Stop Buying Storage Containers: Strange Ways to Save Money

People spend a lot of money on various sorts of storage containers. Walk through any Wal-Mart or Target and you are confronted with an array of storage containers for everything from food to clothes. There are big containers and small ones in materials ranging from plastic to wicker. They are nice, but the price of storage can quickly add up. If you’re creative or a little crafty, though, you can satisfy many of your storage needs with many free options.

Sandwich meat tubs: Several brands of sandwich meat are now sold in plastic tubs. These are great storage containers and they’re just like some of the ones sold in stores. You can use them for leftovers or small items. Deli containers also work well.

Old kitchen ware: Do you have some old Tupperware (or other plastic containers) lying around your kitchen that you rarely use? Maybe you’ve stopped using it because it’s old and breaking down, it’s cracked, or the lid no longer seals well. This makes it unsuitable for food storage, but what about other uses? You can use this old plastic to organize drawers or cabinets, to hold toys with tiny pieces like Legos, or to corral small items on your desk.

Jars: Glass jars are great storage containers. Clean them out well and you can use them to store dry goods, cookies, and many other food items. You can also use them to store other household items, or turn them into things like pencil holders or vases. If you belong to a warehouse club you can score some huge jars when you buy your pickles or mayonnaise. Plastic jars work just as well for storage, although you might not want to store food in them since the plastic will break down after a while and is harder to clean out.

Boxes: They aren’t always attractive, but for storing things in places people don’t see, boxes are wonderful. If you order a lot of items online, you probably get tons of boxes in a year. I keep some of mine and use them for storing things in closets, under the bed, or in the attic. For small items like Christmas ornaments, I take small boxes and cut them to make inserts for the larger boxes. This keeps the small items from knocking around. If you’re really crafty, you can decorate boxes and make them pretty enough for public view. Old shoe boxes, nicely decorated, make good storage options for photos, DVD’s or CD’s.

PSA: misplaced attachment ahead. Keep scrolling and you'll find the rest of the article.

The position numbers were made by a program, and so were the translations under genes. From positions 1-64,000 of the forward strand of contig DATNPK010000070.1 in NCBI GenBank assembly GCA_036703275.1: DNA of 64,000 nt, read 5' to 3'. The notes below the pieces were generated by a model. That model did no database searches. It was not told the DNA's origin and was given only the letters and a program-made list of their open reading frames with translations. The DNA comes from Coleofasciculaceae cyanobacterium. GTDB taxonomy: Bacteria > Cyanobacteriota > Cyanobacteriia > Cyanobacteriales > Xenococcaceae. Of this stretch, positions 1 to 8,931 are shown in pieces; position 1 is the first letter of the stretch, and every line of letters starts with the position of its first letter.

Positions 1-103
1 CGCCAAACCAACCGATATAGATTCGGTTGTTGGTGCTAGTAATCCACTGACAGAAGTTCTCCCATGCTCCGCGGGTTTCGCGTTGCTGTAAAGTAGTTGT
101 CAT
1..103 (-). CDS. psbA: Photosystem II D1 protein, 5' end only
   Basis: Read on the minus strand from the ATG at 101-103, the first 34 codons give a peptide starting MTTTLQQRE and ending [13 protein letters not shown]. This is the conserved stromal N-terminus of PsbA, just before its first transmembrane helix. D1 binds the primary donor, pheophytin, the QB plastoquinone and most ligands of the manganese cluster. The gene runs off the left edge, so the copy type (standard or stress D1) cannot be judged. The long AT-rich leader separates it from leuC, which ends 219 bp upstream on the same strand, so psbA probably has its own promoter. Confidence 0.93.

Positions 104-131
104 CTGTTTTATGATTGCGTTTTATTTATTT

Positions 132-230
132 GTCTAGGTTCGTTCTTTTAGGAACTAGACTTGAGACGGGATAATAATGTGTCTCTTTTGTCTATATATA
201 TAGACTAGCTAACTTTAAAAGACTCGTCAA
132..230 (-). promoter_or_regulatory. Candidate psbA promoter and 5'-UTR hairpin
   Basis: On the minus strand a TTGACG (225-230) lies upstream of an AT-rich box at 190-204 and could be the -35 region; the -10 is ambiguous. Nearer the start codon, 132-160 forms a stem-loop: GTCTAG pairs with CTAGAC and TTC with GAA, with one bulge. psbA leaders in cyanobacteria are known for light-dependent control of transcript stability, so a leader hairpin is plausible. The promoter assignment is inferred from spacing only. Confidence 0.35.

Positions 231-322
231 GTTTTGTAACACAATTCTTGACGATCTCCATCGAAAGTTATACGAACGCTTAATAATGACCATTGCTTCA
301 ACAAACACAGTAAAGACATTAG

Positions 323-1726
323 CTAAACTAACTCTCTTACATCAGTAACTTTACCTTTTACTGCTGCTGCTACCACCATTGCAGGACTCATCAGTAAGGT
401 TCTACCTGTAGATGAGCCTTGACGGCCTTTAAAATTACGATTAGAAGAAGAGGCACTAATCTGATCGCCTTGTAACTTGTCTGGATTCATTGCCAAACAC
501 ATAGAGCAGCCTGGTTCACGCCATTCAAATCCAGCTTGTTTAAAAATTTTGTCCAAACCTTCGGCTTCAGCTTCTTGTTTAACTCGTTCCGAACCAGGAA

Baskets: Not a holiday goes by that I don’t receive a gift basket of some type. I keep the baskets and use them for pretty storage around the house. A large basket I received with housewarming presents now holds TV pillows and a blanket in the living room. Several smaller baskets sit under the coffee table and hold remotes, DVD’s and games. Tiny baskets hold small shampoos and soaps in the bathrooms. If your basket is plain, you can decorate it with ribbon or paint to dress it up.

If you do need to buy storage containers, you can save a lot of money if you aren’t picky about the designs. Many containers are made with holiday themes and colors (think Halloween and Christmas). If you can live with using a themed storage container for everyday use, you can save big money when the holiday items go on sale for fifty or seventy-five percent off.

Of course one of the best ways to save money on storage is to simply buy less stuff to store. The less you have, the less storage you need. But if you do need to store things, there are quite a few free options if you’re willing to re-use some of what you already have.

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5 Responses to Stop Buying Storage Containers: Strange Ways to Save Money

  1. PrincessPerky says:

    I have been begging everyone I know for printer paper cases.

    they are all relatively uniform in size and just about perfect fit for the top of the kids closets. One or two boxes hold each size of hand me downs, easy to find the stuff, and looks half decent.
    I find a mishmash of different sized boxes looks bad no matter how organized the insides might be.

    When I do use different sized boxes, I like to get contact paper to cover them all in a coordinating color. costs about as much as one or two boxes to cover a whole shelf.

  2. TD says:

    I get plenty of use out of Rubbermaid, Pyrex, and Corningware containers I own.
    Issue I find sometimes is that companies not longer make the containers I like when I’m in search of replacement. Rubbermaid used to make some awesome 2.2cup containers, back in 2005-2006.

  3. Joan says:

    Our apartment had little storage space. Our extra bedding was placed in a banana box covered with “contact paper” (plastic). After we’d been in our roomier house a couple years, I was ready to throw away the banana box, but a neighbor asked for it. When she died her relatives inherited the house. Last summer I was in their house and was amused to see that banana box is still around, still being used for storage of soft goods. That cardboard box is 19 years old and still on the job.

  4. Wayward says:

    Great ideas! Regarding the holiday themed storage containers, if you don’t want to use Halloween (or other holiday-themed items) year round, try painting the container. I’ve done this a couple of times using leftover paint from our walls and now I don’t cringe in January every time I look at my 4th or July bargain baskets!

  5. Diana says:

    I have used cereal boxes to store magazines. Just cut them up like the ones you buy. You can cover them if you want to match your decor.

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